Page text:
page 1 of 3; games 1-25 of 56  PGN Download
  REFINE SEARCH:   White wins (1-0) | Black wins (0-1) | Draws (1/2-1/2) | Stumpers wins | Stumpers loses  

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Premium Chessgames Member
  al wazir: <johnlspouge: @<al wazir> re. <nok>'s comments: p - 1, p, and p + 1, but p does not count as it is divisible by neither 2 nor 3.>


Well, it is arguably leaner.

I don't think I need to apologize for my proof. But I'm embarrassed that I failed to grasp the idea underlying <nok>'s.

Premium Chessgames Member
  johnlspouge: My friend's solution follows.

p prime and >3.
p^2 - 1 = (p-1)*(p+1).

p-1, p, p+1 are 3 consequtive numbers so one of them is divisible by 3 and since p is prime , 3 divides p-1 or p+1 and definitely divides their product p^2-1.

p-1 and p+1 are even numbers and so is their product .

With p-1 = 2n and p+1 = 2(n+1) it gives

p^2 - 1 = 2n*2(n+1)= 4 n(n+1) = 24*(n(n+1)/6) =24k with k=n(n+1)/6

...and I don't know whether my friend plays the piano ;>)

Premium Chessgames Member
  al wazir: Consider the following sequence: 0, 1, 3, 6, 10, 15, 21, ...

(i) Does any number in this sequence end in 2, 4, 7, or 9?

Consider the same sequence written in base-16 notation: 0, 1, 3, 6, A, F, 15, ...

(ii) Explain the difference.

Premium Chessgames Member
  al wazir: If you're puzzled by what I meant by (ii) in the post above, examine successive terms of the second sequence. Which of the 16 hexadecimal digits fail to appear in the rightmost place?
Aug-21-21  nok: I have a solution but maybe someone wants to have a go?
Premium Chessgames Member
  al wazir: <nok>: I'm afraid you'll call my solution ugly. What's yours?
Aug-22-21  nok: Nothing too pretty in fact. The general term is 1+2+...+n = n(n+1)/2 so I call f(n) the last digit of n(n+1). We look at the f(n) for n<b (the base). In base 10 the sequence is 02620... then same chunk repeats (reflected) because f(b-n)= f(n-1). No 4 or 8 in base 10 then.

Taking n, n+m < b/2, a digit repeats if f(n) = f(n+m) = f(n) + m(m+2n+1) mod b, so b must divide m(m+2n+1). But this ain't possible if b is a power of 2, because m and m+2n+1 have different parity.

Premium Chessgames Member
  al wazir: <nok>: As usual, your treatment is -- how shall I put it? -- more compact.

Here's mine:

Suppose all numbers are expressed in base m.

Then the rightmost digit R(x) of any integer x is given by

R(x) == x (mod m).

(I write it this way because <> won't let me use the regular equivalence symbol.)

Define S(n) = 1 + 2 + ... + n = n(n+1)/2.

Let a = S(m-1) = m(m-1)/2 and a' = S(m) = m(m+1)/2.

Then a' - a = m, so R(a') = R(a).

Moreover, if

b = S(m-2) = a - (m-1)


b' = S(m+1) = a' + (m+1),

then b' == b (mod m), so

R(b) = R(b').

Similarly, if c = S(m-3) and c' = S(m+2), then R(c) = R(c'), and so on.

In other words, the sequence of the first m rightmost digits repeats in reverse order in the next m rightmost digits.

Hence the rightmost digit of S(2m-2) is the same as the rightmost digit of S(1) = 1, and the rightmost digit of S(2m-1) is 0.

Of course, this follows directly from the fact that S(2m-1) = m(2m-1) is a multiple of m.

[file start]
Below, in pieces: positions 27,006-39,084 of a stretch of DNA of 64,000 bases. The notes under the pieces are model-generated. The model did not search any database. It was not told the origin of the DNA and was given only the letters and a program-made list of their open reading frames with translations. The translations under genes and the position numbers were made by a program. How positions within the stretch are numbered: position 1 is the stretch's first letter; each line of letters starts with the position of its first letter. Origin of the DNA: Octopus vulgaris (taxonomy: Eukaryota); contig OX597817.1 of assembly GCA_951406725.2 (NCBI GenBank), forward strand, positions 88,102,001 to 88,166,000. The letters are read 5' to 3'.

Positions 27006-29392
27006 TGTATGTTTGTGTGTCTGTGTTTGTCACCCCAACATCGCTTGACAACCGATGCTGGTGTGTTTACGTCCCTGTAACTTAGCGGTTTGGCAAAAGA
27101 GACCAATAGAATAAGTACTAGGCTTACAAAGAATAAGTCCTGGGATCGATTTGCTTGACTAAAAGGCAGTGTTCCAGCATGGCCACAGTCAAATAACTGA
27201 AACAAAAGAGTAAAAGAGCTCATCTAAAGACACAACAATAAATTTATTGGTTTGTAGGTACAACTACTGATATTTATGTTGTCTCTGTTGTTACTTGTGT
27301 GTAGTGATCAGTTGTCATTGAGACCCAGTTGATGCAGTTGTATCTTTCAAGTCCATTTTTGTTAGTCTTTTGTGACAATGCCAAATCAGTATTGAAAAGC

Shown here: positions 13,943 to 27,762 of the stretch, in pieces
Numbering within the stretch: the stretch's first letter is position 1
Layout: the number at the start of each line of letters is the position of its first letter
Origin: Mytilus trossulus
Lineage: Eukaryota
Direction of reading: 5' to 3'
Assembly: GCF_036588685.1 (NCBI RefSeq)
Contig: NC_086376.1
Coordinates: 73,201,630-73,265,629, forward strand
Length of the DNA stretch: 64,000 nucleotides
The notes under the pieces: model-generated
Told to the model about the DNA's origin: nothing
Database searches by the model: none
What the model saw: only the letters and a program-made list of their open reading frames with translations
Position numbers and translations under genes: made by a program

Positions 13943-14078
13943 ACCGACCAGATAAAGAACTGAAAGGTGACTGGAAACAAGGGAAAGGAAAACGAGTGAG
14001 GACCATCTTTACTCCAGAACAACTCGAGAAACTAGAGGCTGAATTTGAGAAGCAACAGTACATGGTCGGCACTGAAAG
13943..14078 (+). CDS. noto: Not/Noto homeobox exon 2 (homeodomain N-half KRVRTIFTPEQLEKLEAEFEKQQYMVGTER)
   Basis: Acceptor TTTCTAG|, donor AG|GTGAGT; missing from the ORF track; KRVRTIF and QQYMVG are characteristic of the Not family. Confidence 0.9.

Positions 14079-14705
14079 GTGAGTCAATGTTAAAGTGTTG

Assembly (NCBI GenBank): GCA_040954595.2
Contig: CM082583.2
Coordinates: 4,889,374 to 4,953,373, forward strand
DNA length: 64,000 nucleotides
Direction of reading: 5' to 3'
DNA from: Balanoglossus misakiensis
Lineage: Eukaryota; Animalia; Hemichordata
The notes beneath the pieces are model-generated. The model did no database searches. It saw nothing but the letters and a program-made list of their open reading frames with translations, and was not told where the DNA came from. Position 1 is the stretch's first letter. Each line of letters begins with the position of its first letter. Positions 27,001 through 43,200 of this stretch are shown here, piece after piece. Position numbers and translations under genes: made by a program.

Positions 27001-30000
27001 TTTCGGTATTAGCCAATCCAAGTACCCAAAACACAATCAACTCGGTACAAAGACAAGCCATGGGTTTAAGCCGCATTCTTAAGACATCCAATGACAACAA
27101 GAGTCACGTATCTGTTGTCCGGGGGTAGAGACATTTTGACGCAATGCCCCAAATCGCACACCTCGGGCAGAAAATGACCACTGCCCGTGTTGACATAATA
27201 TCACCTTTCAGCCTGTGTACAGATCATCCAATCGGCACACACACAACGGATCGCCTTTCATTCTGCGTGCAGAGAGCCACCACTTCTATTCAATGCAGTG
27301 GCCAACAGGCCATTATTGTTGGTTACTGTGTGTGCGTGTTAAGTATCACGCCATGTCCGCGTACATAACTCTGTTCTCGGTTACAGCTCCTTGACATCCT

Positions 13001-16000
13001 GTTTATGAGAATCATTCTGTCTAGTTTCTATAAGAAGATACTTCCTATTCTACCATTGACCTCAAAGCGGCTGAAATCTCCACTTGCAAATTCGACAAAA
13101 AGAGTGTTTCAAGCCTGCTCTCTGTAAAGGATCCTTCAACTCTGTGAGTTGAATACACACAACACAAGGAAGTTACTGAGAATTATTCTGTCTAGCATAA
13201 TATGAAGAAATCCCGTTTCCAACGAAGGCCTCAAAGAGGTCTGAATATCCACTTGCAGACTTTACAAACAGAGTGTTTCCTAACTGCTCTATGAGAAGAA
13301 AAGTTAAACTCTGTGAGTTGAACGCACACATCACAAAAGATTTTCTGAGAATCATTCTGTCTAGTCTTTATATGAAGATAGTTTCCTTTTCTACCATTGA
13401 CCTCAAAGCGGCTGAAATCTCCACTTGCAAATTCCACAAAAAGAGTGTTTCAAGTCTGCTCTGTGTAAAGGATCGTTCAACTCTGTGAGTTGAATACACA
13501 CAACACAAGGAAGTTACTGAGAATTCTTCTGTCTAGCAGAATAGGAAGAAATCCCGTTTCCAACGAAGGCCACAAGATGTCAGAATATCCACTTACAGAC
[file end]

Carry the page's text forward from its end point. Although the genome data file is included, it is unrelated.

Since S(2m) = m(2m+1) is also a multiple of m, its rightmost digit is 0 also. Furthermore, S(2m+1) = S(2m) + 2m+1, so R[S(2m+1)] = 1 =R[S(1)], and S(2m+2) = S(2m+1) + 2m+2, etc., so R[S(2m+2)] = 3 = R[S(2)]. The sequence of rightmost digits keeps repeating endlessly with periodicity 2m. If a digit does not appear in the rightmost place in the first m terms, it will never appear.

Now suppose that the base is a power of 2. Let m = 2^p.

Can two numbers k = S(n) and k' = S(n') have the same rightmost digit?

We can restrict consideration to cases 0 < n < n' < m because of the way the sequence repeats.

The condition that k and k' have the same rightmost digit is k' == k (mod m), or

k' - k = n'(n'+1)/2 - n(n+1)/2 = qm

for some number q. If we set n' = n+d, this becomes

(n+d)(n+d+1) - n(n+1) = 2qm.

This equation can be rewritten as

d(2n+d+1) = 2^(p+1) q.

The left hand side of the equation must be divisible by 2^(p+1) = 2m.

If d is even, then 2n+d+1 is odd, so d must be divisible by 2^(p+1). But d < m by definition, so this is impossible.

If d is odd, then 2n+d+1 = n+n'+1 must be divisible by 2^(p+1). But n+n'+1 < 2m, so this too is impossible. Hence R(k) and R(k') are different.

Therefore all m digits must occur in the rightmost position of the first m terms of the sequence.

But I don't have a simple way of predicting which digits will fail to appear in the rightmost place when m is *not* a power of 2 .

Premium Chessgames Member
  al wazir: A long slow introduction, followed by some short questions.

Suppose you have a chessboard made of some flexible, stretchable material. If you fasten the left edge and the right edge of the board together so that the a-file and h-file are adjacent, a king, for example, could move directly between the two files. (You don't have to spoil a perfectly good vinyl chessboard for this; just imagine that they are adjacent, i.e., hold these relationships in your mind.) Now the chessboard has the topology of a cylinder. A second way to turn the chessboard into a cylinder is to identify the top and bottom edges, so that a king can move directly between the first and eighth ranks.